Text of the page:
4. 1960s: Phosphate-PoIymer-This provided a superior dispersive action to boiler water treatment. The synthetic polymers such as SSMA, PMA, and PAA were significantly more efficient than naturally occurring organic agents.
5. 1960s: CheIant Program-Coincidental with the development of synthetic polymers, chelant technology came into its own. In contrast to the precipitating type of programs identified with phosphate base systems. Chelation is a solublizing approach.
High pressure boiler water control systems have not been reviewed above. They are specialized and unique programs based on boiler design, operating pressure and feed water quality.
When choosing an internal treatment program, many factors must be considered. However, one point remains extremely important: Any boiler opening will be on outstanding event, if proper control and situational responses have been carried out in an effective monner The final choice should be a program with excellent control that plant operators are most comfortable with. In addition, it should be a cost-effective program. The following sections present the pros and cons of precipitating and solubilizing programs.
Precipitating Programs (Phosphate-Polymer).
This type of program causes sludge to form and therefore requires continuous blowdown. Deposition problems are possible in the higher heat transfer areas of the boiler. On the positive side, phosphate-polymer programs can essentially handle any feed water hardness and be cost effective. This is particularly true of the new synthetic polymers.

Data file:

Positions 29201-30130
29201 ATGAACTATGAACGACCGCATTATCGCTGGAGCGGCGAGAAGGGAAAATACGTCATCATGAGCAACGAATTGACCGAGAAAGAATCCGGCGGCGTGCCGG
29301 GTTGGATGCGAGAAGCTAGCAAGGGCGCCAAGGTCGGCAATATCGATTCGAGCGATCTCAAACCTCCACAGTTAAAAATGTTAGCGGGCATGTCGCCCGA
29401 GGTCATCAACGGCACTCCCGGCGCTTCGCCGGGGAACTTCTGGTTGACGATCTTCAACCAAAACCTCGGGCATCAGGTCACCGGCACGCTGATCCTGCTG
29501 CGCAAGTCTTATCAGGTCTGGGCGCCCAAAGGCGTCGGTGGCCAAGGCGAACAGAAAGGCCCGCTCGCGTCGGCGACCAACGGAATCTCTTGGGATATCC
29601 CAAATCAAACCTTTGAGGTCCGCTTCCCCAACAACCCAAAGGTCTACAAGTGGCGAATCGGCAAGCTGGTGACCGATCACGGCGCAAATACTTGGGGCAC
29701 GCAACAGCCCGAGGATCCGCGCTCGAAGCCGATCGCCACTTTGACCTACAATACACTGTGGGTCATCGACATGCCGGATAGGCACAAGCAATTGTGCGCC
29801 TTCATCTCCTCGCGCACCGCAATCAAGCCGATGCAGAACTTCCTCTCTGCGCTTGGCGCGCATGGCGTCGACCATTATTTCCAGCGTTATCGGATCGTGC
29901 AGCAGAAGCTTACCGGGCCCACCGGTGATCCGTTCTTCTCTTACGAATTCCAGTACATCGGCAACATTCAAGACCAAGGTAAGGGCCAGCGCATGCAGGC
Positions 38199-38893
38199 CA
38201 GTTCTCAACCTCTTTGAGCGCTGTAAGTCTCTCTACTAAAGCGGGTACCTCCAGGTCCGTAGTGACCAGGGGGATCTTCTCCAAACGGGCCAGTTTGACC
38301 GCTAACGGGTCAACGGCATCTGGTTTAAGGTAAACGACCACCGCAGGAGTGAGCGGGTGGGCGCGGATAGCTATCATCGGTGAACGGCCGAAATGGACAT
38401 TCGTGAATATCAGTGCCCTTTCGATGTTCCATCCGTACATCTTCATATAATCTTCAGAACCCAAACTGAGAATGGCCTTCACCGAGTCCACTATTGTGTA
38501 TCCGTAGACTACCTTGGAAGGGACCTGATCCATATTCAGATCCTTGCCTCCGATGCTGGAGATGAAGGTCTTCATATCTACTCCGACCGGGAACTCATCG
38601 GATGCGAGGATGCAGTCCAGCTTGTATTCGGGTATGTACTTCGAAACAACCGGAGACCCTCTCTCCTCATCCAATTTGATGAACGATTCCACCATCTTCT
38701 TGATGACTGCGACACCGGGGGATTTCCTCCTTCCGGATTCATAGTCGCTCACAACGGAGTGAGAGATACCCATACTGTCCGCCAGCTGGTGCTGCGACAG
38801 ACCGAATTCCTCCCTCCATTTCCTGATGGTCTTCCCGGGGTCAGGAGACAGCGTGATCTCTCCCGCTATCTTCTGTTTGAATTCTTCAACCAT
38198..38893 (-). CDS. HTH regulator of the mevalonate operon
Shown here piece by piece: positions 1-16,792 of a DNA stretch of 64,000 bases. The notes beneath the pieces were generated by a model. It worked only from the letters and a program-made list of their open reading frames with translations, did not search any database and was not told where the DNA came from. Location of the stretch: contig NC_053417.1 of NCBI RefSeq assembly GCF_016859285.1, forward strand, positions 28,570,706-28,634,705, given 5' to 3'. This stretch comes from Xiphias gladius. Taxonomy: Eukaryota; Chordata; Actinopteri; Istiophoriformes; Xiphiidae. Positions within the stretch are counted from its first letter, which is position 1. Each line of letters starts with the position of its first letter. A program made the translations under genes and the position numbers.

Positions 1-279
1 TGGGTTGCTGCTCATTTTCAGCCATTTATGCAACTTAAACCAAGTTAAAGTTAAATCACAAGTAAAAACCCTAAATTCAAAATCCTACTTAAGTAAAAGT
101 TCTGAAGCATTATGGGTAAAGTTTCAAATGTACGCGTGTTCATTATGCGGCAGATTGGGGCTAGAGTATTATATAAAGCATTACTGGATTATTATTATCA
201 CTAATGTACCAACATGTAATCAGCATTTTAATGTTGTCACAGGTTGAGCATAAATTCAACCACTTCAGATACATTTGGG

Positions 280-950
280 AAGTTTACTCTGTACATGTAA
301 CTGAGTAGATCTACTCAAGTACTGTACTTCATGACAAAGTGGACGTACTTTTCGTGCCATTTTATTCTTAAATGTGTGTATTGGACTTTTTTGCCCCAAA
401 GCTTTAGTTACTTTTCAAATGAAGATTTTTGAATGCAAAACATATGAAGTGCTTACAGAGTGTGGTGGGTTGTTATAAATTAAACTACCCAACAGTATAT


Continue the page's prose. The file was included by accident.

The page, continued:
Generally, a phosphate-treated boiler leaves a light grey deposition of approximately 1 / 16 inch. The rolled tube ends and the steam drums frequently have larger amounts of deposition. Sludge is evident in the mud drum and this deposition is easily waterwashed.
Solubilizing Programs (Chelant-Polymer).
in contrast to precipitating programs, chelating agents form water-soluble complexes with calcium, magnesium. iron and other metal ions. On the pro side, no sludge is formed, better heat transfer is achieved and the program has some forgiveness. Disadvantages include its expense over precipitating programs with high feed water hardness. In addition, chelant testing can be difficult for inexperienced operators.
During a chelant control program inspection, a light iron oxide dusting would be noted. All tube services should be clean and the rolled tube ends should show no deposition. All baffle plates should be clean and only a small amount of debris should be found in the mud drum.
While some chelant corrosion did occur in the 1960s, this was due to improper application and inadequate testing. Significant overfeed occurred in each documented case of chelant corrosion. This is no longer a problem today.
Present boiler water technology can provide efficient, cost-effective and reliable operation for industrial boiler systems. Selection of the best internal treatment program is a function of many factors. However, the ability to control the program should be the first consideration. One of the significant methods of control is blowdown regulation, which is covered in the next section.